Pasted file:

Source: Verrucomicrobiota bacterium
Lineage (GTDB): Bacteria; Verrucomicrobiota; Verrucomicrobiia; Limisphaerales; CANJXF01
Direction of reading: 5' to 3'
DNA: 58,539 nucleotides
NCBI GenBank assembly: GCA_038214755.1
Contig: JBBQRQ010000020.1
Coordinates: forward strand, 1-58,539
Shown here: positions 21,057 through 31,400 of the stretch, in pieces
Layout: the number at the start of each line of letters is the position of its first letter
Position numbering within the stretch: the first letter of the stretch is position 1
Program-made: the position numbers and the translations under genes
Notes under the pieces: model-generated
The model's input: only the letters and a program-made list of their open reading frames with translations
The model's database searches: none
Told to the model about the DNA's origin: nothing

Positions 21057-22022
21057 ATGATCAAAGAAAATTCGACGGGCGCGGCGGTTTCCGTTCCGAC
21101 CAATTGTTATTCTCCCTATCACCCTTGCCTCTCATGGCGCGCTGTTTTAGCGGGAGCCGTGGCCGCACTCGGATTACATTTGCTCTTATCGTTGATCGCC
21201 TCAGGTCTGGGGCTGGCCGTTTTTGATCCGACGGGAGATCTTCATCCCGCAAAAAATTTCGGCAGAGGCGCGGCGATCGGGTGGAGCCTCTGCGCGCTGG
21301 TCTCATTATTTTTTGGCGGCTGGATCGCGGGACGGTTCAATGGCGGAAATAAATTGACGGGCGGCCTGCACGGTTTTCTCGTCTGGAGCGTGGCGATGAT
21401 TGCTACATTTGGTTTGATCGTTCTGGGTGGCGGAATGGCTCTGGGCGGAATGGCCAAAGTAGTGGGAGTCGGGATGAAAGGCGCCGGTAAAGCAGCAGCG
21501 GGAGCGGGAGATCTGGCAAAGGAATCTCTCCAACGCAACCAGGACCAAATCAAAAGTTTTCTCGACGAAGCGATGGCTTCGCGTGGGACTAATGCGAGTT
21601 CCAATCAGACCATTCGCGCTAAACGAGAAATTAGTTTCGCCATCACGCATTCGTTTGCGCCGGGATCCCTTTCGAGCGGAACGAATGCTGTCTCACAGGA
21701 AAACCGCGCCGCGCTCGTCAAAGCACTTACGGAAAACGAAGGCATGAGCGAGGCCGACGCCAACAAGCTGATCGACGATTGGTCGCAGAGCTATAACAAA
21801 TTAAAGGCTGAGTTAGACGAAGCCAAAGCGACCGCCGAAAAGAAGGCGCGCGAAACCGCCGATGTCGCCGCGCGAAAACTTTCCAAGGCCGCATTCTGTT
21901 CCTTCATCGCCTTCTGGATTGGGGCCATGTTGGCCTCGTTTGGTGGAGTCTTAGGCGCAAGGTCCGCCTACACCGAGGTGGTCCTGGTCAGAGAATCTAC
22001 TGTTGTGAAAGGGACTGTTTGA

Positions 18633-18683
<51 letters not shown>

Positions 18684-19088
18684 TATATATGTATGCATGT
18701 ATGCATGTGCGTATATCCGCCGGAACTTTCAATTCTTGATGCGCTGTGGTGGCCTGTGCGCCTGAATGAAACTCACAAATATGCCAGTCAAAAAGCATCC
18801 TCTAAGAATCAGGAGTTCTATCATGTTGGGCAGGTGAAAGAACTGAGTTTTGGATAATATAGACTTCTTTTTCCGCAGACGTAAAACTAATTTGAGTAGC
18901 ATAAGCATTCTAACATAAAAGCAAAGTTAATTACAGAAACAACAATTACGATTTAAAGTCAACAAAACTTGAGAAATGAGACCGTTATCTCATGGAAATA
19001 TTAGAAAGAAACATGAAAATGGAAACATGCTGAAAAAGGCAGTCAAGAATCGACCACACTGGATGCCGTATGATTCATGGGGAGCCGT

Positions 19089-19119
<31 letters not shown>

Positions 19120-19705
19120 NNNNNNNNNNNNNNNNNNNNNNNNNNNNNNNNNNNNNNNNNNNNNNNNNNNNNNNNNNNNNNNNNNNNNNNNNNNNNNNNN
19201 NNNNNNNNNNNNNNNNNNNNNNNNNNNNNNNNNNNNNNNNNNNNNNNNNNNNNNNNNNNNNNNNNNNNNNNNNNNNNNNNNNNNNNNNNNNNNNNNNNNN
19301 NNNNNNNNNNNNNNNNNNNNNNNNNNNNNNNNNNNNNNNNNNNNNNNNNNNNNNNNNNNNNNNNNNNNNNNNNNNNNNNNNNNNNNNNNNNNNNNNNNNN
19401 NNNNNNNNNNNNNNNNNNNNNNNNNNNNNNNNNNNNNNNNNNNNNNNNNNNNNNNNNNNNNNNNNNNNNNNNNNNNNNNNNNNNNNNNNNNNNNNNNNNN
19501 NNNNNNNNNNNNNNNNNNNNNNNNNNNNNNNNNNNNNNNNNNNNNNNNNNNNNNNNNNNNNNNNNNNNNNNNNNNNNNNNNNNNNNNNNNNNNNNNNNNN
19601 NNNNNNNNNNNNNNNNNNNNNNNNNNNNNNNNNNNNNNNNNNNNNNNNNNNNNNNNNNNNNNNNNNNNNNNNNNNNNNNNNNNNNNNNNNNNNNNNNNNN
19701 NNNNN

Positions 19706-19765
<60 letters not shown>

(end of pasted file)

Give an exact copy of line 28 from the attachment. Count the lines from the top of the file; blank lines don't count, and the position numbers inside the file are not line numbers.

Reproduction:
Positions 18633-18683